FOTA teams are already in talks to expand the grid of a breakaway world championship to more than sixteen cars. "I think that certainly eight teams would be enough but we would welcome any new teams or existing teams for that matter," said...
FOTA teams are already in talks to expand the grid of a breakaway world championship to more than sixteen cars.
"I think that certainly eight teams would be enough but we would welcome any new teams or existing teams for that matter," said McLaren boss Martin Whitmarsh at Silverstone.
It was rumoured at Silverstone that Lola, N.Technology and even Prodrive, who applied to field budget-capped teams in the official series but were turned down, have already been talking with FOTA.
"Certainly there has been an expression of interest from some of the names you just mentioned," Whitmarsh confirmed.
Lola and N.Technology have now withdrawn their FIA applications, the latter slamming the FIA for its "highly questionable" selection processes fraught with "many irregularities", "wrong actions" and "objectionable management methods".
Italian outfit N.Technology's parent MSC also confirmed that it will consider making a "new application" once the conditions for a "transparent and loyal contest" are present.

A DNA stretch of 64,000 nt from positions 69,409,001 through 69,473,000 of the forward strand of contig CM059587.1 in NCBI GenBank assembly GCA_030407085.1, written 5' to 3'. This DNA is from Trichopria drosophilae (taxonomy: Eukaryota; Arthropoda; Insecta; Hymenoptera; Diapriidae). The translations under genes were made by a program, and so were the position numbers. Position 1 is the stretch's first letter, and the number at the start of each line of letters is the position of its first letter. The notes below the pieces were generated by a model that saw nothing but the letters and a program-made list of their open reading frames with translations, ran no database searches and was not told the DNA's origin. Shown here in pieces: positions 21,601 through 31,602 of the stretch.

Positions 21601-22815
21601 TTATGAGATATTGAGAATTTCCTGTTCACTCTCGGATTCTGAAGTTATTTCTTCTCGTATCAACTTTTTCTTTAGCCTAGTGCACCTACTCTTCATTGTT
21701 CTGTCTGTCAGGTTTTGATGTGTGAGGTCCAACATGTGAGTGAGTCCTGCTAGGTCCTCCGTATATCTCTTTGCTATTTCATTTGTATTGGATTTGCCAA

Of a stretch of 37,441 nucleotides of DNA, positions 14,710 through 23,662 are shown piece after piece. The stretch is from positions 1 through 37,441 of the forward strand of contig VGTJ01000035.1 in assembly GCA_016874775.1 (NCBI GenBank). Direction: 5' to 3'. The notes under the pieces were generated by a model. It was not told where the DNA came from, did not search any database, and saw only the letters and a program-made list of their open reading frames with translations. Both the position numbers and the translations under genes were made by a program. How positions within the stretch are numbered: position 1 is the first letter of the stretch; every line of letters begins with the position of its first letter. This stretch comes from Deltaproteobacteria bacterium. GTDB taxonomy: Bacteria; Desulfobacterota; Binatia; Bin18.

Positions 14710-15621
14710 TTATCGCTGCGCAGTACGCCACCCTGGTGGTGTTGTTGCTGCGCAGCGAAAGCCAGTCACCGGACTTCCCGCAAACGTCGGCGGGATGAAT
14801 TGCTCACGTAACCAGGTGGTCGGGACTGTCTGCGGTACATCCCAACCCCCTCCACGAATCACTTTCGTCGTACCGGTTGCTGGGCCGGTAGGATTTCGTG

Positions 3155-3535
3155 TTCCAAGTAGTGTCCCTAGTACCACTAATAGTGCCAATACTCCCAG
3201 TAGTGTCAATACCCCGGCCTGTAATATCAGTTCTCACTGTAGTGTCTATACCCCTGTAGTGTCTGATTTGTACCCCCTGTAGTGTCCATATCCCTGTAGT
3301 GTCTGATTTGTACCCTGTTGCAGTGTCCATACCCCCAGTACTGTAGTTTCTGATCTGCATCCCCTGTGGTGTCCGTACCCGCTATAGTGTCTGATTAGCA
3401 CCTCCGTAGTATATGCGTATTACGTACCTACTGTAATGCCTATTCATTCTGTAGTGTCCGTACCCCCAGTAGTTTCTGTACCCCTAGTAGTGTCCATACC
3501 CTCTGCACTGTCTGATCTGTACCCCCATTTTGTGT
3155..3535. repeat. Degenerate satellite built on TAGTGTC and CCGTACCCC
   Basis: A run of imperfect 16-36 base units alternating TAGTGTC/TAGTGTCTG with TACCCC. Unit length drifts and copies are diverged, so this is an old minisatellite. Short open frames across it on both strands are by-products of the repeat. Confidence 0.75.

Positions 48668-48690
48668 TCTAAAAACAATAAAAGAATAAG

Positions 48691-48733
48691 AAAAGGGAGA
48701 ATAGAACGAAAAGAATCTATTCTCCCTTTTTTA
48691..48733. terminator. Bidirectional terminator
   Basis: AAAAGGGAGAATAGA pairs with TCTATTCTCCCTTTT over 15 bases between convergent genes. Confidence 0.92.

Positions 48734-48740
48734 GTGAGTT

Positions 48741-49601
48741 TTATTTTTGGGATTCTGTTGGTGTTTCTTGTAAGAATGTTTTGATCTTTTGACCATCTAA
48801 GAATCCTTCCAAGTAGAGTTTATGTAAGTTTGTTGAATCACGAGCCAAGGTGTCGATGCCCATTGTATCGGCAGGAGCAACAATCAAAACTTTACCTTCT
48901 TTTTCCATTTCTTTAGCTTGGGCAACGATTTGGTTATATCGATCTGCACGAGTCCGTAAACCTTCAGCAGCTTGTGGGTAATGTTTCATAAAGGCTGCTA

Whitmarsh continued: "I think a lot of the teams want to be racing against the Ferraris, Red Bulls, the Brawns and hopefully ourselves and we are going to do everything we can to encourage them to be part of it."
FOTA's breakaway plans have reportedly also kindled the interest of at least two TV broadcasters, who are concerned about being stranded in an F1 next year devoid of the star names.
Sky Italia is thought to have a clause requiring that Ferrari is on the grid, while Britain's BBC is believed to be consulting with lawyers about its own contractual obligations for 2010.
A BBC spokeswoman said: "We never discuss contracts for reasons of commercial confidentiality. We are monitoring the situation."